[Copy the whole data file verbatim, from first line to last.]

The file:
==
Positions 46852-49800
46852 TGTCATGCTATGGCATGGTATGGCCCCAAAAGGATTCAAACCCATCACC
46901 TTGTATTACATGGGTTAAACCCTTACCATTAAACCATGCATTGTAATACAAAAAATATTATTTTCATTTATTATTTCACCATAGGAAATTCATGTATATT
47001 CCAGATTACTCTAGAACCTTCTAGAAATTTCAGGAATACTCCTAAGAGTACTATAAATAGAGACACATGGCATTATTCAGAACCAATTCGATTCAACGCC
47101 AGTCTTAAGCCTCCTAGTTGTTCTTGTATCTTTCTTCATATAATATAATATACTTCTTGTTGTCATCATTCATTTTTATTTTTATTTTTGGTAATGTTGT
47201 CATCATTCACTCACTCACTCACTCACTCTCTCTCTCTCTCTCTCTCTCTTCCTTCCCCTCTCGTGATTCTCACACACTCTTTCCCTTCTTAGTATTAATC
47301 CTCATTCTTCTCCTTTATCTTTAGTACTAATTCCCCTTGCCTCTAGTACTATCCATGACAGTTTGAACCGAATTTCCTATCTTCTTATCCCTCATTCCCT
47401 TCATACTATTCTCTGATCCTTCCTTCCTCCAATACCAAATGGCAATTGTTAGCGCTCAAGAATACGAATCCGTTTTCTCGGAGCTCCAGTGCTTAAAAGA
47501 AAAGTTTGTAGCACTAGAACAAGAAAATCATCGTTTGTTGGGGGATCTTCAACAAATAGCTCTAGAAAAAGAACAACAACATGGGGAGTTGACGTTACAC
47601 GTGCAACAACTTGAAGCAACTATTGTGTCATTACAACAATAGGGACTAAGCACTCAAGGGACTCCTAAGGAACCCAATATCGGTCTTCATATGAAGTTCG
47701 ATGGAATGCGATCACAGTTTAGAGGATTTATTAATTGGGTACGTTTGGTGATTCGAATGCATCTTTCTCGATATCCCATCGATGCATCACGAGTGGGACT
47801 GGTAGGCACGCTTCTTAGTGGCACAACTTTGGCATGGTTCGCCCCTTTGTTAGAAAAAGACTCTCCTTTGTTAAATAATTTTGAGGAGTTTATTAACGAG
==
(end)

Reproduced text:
Positions 46852-49800
46852 TGTCATGCTATGGCATGGTATGGCCCCAAAAGGATTCAAACCCATCACC
46901 TTGTATTACATGGGTTAAACCCTTACCATTAAACCATGCATTGTAATACAAAAAATATTATTTTCATTTATTATTTCACCATAGGAAATTCATGTATATT
47001 CCAGATTACTCTAGAACCTTCTAGAAATTTCAGGAATACTCCTAAGAGTACTATAAATAGAGACACATGGCATTATTCAGAACCAATTCGATTCAACGCC
47101 AGTCTTAAGCCTCCTAGTTGTTCTTGTATCTTTCTTCATATAATATAATATACTTCTTGTTGTCATCATTCATTTTTATTTTTATTTTTGGTAATGTTGT
47201 CATCATTCACTCACTCACTCACTCACTCTCTCTCTCTCTCTCTCTCTCTTCCTTCCCCTCTCGTGATTCTCACACACTCTTTCCCTTCTTAGTATTAATC
47301 CTCATTCTTCTCCTTTATCTTTAGTACTAATTCCCCTTGCCTCTAGTACTATCCATGACAGTTTGAACCGAATTTCCTATCTTCTTATCCCTCATTCCCT
47401 TCATACTATTCTCTGATCCTTCCTTCCTCCAATACCAAATGGCAATTGTTAGCGCTCAAGAATACGAATCCGTTTTCTCGGAGCTCCAGTGCTTAAAAGA
47501 AAAGTTTGTAGCACTAGAACAAGAAAATCATCGTTTGTTGGGGGATCTTCAACAAATAGCTCTAGAAAAAGAACAACAACATGGGGAGTTGACGTTACAC
47601 GTGCAACAACTTGAAGCAACTATTGTGTCATTACAACAATAGGGACTAAGCACTCAAGGGACTCCTAAGGAACCCAATATCGGTCTTCATATGAAGTTCG
47701 ATGGAATGCGATCACAGTTTAGAGGATTTATTAATTGGGTACGTTTGGTGATTCGAATGCATCTTTCTCGATATCCCATCGATGCATCACGAGTGGGACT
47801 GGTAGGCACGCTTCTTAGTGGCACAACTTTGGCATGGTTCGCCCCTTTGTTAGAAAAAGACTCTCCTTTGTTAAATAATTTTGAGGAGTTTATTAACGAG